Quote of the Day: Take on the road – wherever it leads. Takeaway lyric from Thunder Knocking on the Door, written by Keith Glover, Music and Lyrics by Keb’ Mo’ and Anderson Edwards. A powerful, beautiful, spellbinding, toe-tapping performance! Presented by Ten Thousand Things Theatre, directed by Marcela Lorca, it’s billed as “A Blusical Tale of Rhythm and the Blues.” Oh, ya, it’s one of the best things I’ve ever had the pleasure of experiencing.
This is not a true Faustian tale, although it has similar elements. The song, “The Devil Went Down to Georgia,” from The Charlie Daniels Band, is a comparison that comes to mind. Instead of dueling fiddles, it’s dueling guitars. Marvell Thunder (Ronnie Allen) is not the Devil. He is a supernatural being who desires the powers of the guitars bequeathed to Glory (Rajané Katurah) and her brother Jaguar Jr. (Brian Bose) by their father when he passed away. Jaguar foolishly looses his to Thunder. He wants to win it back and needs his sister’s guitar to do it. Meanwhile, Thunder sweet talks her, making her believe that he loves her and can make her life better. One way is to restore her sight. She was was blinded when a car struck her when she was in a deep depression.
Greta Oglseby plays their mother, Good Sister Dupree, and dang, she’s good. (She’s clearly a Twin Cities favorite.) She often plays some heavy hitting rolls. This one is, too. Nothing like a strong mama to set the tone. But, it also gives her a chance to shine in some great comedic moments as well. (Watch this interview with her and director Marcela Lorca.) Her interplay with Dregster (T. Mychael Rambo) is delightful. They have such great chemistry. He’s trying to woo her. Her late husband was his twin brother. She struggles with that and her own personal demons. He wants to have a good life with her and show her how much he loves her. They’re both scratching their heads as they deal with her young adult children and their choices and actions.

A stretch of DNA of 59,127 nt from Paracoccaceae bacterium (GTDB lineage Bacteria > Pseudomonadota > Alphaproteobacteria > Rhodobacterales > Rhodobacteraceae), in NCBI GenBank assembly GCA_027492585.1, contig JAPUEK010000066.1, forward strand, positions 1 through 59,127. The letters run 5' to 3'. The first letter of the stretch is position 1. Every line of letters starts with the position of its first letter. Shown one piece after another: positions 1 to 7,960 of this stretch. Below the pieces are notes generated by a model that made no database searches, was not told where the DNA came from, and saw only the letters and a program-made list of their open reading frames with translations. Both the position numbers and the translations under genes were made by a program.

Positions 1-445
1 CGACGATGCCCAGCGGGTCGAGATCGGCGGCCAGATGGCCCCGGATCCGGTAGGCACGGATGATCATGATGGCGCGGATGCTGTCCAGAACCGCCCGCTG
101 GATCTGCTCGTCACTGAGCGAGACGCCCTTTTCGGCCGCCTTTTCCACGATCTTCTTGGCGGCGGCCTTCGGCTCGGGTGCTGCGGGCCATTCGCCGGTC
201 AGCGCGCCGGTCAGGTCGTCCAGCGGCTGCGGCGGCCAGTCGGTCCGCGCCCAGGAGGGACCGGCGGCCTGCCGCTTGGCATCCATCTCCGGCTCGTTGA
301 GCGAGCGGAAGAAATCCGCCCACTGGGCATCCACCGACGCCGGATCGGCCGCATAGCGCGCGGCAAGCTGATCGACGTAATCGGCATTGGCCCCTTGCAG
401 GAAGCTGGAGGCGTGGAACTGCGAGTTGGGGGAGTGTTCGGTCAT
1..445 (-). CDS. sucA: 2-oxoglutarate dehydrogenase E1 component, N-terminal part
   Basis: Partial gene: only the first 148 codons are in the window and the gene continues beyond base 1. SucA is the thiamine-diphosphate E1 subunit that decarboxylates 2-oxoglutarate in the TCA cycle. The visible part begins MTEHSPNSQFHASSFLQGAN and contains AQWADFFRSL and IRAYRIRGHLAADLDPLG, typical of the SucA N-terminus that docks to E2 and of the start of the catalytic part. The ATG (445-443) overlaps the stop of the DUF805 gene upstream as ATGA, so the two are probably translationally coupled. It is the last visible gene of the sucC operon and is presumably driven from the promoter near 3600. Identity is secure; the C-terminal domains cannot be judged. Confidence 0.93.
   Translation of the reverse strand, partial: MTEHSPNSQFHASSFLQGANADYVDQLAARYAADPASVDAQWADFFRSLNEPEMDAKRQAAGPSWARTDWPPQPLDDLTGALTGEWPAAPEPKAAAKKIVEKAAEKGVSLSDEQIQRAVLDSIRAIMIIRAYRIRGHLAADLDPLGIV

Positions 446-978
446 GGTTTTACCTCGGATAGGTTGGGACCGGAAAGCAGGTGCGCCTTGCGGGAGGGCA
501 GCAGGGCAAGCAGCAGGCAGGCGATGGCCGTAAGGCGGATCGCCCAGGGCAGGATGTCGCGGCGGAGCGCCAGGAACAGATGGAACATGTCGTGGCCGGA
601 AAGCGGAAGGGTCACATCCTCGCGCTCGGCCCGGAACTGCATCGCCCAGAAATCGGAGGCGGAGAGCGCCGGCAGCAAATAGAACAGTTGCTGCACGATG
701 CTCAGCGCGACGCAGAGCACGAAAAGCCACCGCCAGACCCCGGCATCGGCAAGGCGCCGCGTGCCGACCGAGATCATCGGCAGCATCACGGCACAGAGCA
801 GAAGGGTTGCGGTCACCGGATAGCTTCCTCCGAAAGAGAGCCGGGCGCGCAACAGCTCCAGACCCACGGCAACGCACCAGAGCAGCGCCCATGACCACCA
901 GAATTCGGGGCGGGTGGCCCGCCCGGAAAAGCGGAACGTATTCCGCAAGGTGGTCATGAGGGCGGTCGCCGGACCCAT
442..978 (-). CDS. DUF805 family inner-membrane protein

This blusical has everything: family dynamic, a love story, a mythical character, soul-searching, and some of the best music I’ve ever heard. I loved the mother-daughter duet, a tender moment that put tears in my eyes. It was followed by a funny duet between Dregster and Jaguar Jr. And, Marvell Thunder charms everyone! Brian Bose gets credits for choreography as well, which was exciting and helps tell story. He is amazing to watch!
You might be familiar with the composer/singer/songwriter Keb’ Mo’. His music gets right into your soul. Sanford Moore is the Music Director and on keys, and Deevo is the guitarist. He worked his magic! I was longing to purchase a recording.
Here’s a sample of Keb’ Mo’s style, Put a Woman in Charge (it put tears in my eyes)
Ten Thousand Things Theatre has a unique mission. They bring theater to people, performing in schools, shelters, jails, and in smaller venues like the one I attended at Open Book in Minneapolis. Most of the paid performances sell out. They keep their set and props to a minimum. The cast is usually small. This one has five actors and two musicians, and a few stage hands. The founder Michelle Hensley started the theater company in 1991. Her book All the Lights On is an insightful look at doing theater and making it accessible to all people.
You can see Thunder Knocking on the Door at various locations through April 5, 2020. Please visit the Ten Thousand Things website for more information.
Go. Create. Inspire!
Journaling Prompt: What skill do you have that you’d use in a battle with a mystical creature? What would you risk in doing so?